Because condoms cannot protect contact from sores on the outside of the vagina, base of the penis or the anus, testing is the safest approach overall. Only then can you know that your partner is clean and that you will not pass anything on to them.
How Can You Test for Syphilis?
Many people still believe that the only way to test for sexually transmitted diseases is to wait in long lines at Planned Parenthood or book an appointment with their primary care provider. Because STDs carry so much stigma and shame, however, many people are likely to just avoid the task altogether, increasing the chances of syphilis progressing and spreading to others.
Good news: You can now test for this disease in the safety and comfort of your own home. With a home test kit from iDNA, you can assess your sexual wellness at any time, without having to go through your insurance company or alert your doctor. Only if you see a positive result do you need to make an appointment.
How Does the Test Work?
Home STD tests are quite simple to use. You order the iDNA kit online, then follow the instructions to collect the sample. After mailing it off, you register through the website and wait for your results, which you can track daily. If you have questions along the way, feel free to reach out to our in-house team, which is there to help you through the process and give you ongoing support over the years.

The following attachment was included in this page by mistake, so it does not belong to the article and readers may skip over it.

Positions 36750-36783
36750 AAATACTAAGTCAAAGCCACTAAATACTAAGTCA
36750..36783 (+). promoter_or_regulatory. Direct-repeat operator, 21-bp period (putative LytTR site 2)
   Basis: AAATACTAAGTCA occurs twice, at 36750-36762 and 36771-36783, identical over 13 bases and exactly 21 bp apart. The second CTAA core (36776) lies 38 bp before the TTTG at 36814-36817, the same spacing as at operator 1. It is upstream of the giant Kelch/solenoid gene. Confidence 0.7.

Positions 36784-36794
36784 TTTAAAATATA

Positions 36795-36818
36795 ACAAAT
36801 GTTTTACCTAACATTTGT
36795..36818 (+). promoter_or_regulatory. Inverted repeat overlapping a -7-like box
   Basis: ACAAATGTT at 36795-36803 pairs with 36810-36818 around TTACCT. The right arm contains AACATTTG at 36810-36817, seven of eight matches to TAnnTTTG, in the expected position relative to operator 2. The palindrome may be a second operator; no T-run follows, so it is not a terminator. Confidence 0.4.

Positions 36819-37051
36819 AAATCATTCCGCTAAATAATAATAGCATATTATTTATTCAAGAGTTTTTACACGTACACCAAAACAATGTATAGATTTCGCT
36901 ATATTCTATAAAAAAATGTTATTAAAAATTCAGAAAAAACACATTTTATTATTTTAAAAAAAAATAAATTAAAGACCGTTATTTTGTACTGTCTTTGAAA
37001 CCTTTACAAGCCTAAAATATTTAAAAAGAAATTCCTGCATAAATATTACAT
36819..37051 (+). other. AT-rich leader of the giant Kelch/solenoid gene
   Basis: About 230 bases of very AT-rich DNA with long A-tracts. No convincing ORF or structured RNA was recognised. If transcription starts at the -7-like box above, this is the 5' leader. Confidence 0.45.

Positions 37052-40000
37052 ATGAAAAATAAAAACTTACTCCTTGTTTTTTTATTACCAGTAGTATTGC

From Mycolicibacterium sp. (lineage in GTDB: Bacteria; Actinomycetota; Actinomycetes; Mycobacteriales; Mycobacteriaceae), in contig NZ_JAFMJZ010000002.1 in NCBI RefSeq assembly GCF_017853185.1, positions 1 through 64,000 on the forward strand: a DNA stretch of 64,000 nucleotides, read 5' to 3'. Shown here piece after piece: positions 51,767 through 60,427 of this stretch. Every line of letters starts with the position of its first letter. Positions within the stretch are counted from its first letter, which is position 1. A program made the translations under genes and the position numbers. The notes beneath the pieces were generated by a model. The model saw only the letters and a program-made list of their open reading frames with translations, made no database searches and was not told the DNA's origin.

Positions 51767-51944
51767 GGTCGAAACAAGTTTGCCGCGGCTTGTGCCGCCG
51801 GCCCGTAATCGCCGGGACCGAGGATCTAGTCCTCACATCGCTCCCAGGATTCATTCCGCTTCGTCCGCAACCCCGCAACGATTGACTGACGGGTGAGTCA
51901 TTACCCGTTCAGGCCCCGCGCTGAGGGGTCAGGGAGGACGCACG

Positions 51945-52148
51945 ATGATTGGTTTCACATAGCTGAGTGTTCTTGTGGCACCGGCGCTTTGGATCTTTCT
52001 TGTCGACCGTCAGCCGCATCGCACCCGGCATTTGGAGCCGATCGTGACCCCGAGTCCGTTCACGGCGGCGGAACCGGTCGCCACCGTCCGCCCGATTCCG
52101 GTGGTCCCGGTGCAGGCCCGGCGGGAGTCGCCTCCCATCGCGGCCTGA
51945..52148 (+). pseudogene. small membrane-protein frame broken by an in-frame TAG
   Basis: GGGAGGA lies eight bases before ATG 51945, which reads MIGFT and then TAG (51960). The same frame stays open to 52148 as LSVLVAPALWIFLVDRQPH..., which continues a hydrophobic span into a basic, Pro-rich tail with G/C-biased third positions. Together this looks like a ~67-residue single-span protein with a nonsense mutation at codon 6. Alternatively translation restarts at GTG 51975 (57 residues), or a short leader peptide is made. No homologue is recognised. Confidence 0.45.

Best of all, the test is completely discreet. It comes in an unmarked box, we do not call attention to it on your credit card statement, and all contact between our company and you remains confidential for life. Are you ready to take control of your sexual health? Do so today by ordering your iDNA kit now!
- (1) Brief History of Syphilis. (2014). Retrieved from https://www.ncbi.nlm.nih.gov/pmc/articles/PMC3956094/
- (2) Syphilis. (2017). Retrieved from https://www.cdc.gov/std/stats17/syphilis.htm
- (3) Secondary Syphilis. (2019). Retrieved from https://www.healthline.com/health/syphilis-secondary
- (4) Syphilis - CDC Fact Sheet. (2017). Retrieved from https://www.cdc.gov/std/syphilis/stdfact-syphilis.htm